Flat Extend Lease

All articles

Ashley Connell

Edited by Ashley Connell

Leasehold Enfranchisement Solicitor at Hetts

Shared Ownership Lease Extensions

Leaseholders who own a flat on a shared ownership scheme need to be aware that the options available to them to extend a lease are more restrictive than owning the flat outright.

Firstly, what is shared ownership?

Shared ownership, also known as part buy-part rent, allows individuals to purchase a share of a property (typically between 25% and 75%) and pay rent on the remaining portion. These shared ownership properties come with lease agreements that typically last for 99 or 125 years. As time passes, leaseholders may find that they want to extend their lease for a variety of reasons, such as increasing their share of ownership or ensuring a more secure long-term investment, or makingn the property easier to mortgage or sell.

Why are shared ownership lease extensions different?

If you own a lease under a shared ownership scheme then the statutory route for a lease extension is not available to you. Instead you must follow the informal route

The process is fundementally different, mainly in the sense that a leaseholder does not legally have the right to extend a lease under shared ownership. Most freeholders will allow a leaseholder to extend informally, but in reality you are at their mercy, in terms of timescales and cost.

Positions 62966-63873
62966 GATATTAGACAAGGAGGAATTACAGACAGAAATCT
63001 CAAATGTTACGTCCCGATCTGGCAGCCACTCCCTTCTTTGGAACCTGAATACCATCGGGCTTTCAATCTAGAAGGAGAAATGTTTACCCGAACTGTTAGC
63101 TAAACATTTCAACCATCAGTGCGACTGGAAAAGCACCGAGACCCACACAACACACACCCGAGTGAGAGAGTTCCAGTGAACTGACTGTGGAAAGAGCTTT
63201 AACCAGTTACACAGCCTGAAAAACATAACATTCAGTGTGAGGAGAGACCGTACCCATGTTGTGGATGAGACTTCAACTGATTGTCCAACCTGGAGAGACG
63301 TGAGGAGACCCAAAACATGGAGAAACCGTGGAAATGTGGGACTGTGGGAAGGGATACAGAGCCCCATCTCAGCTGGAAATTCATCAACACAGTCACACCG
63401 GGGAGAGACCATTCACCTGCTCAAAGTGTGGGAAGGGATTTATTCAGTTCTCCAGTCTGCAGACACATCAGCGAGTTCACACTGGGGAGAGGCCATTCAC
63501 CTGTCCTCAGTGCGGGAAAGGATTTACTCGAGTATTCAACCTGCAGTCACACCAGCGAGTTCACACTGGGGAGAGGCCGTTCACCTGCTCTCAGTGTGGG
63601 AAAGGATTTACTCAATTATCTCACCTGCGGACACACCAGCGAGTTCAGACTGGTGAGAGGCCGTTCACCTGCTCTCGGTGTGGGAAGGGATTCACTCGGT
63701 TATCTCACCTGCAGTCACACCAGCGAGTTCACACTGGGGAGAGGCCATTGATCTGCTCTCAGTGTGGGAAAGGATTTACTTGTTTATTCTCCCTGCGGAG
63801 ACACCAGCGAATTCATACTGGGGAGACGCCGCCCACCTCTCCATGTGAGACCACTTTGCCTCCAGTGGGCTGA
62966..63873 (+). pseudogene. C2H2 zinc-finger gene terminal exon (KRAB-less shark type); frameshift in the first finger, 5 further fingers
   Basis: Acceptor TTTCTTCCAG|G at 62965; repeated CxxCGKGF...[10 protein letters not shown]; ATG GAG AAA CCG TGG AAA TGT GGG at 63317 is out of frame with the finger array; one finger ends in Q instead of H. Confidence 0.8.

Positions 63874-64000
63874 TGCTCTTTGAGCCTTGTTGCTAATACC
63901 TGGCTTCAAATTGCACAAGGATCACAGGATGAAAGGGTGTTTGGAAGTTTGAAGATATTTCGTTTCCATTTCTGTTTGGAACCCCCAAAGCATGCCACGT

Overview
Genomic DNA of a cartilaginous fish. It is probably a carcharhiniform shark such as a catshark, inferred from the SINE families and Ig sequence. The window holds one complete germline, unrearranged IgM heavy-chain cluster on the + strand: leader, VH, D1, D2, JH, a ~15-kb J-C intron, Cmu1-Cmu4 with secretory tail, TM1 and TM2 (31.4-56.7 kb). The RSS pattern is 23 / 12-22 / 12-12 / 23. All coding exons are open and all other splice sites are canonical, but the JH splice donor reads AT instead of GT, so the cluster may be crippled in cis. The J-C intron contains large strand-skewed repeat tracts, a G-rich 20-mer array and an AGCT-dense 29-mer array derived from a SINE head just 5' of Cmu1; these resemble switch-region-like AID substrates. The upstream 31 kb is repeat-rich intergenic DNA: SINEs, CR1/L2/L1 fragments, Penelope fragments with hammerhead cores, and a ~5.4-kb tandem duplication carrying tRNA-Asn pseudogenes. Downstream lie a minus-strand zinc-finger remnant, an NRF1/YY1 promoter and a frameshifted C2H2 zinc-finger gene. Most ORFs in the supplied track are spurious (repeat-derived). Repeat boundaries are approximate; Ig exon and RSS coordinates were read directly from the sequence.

For example, if time is of the essence to extend the lease due to the term dropping below 80 years, you can't 'freeze the clock' by serving a section 42 notice, as you would when proceeding throught the formal statutory route.

If you are buying a shared ownership lease that requires an extension to the term during your ownership, it's important to keep the above in mind.

Shared ownership lease extension

How is the premium on a shared ownership lease extension worked out?

To put it simply, if you own 30% of the flat then you will pay 30% of the premium that you would normally be expected to pay should you own 100%. The downside is that you are still expected to pay 100% of the freeholder's legal fees. The freeholder is unlikely to negotiate on the offered premium either, which means that you could pay more than you would thrugh a statutory extension.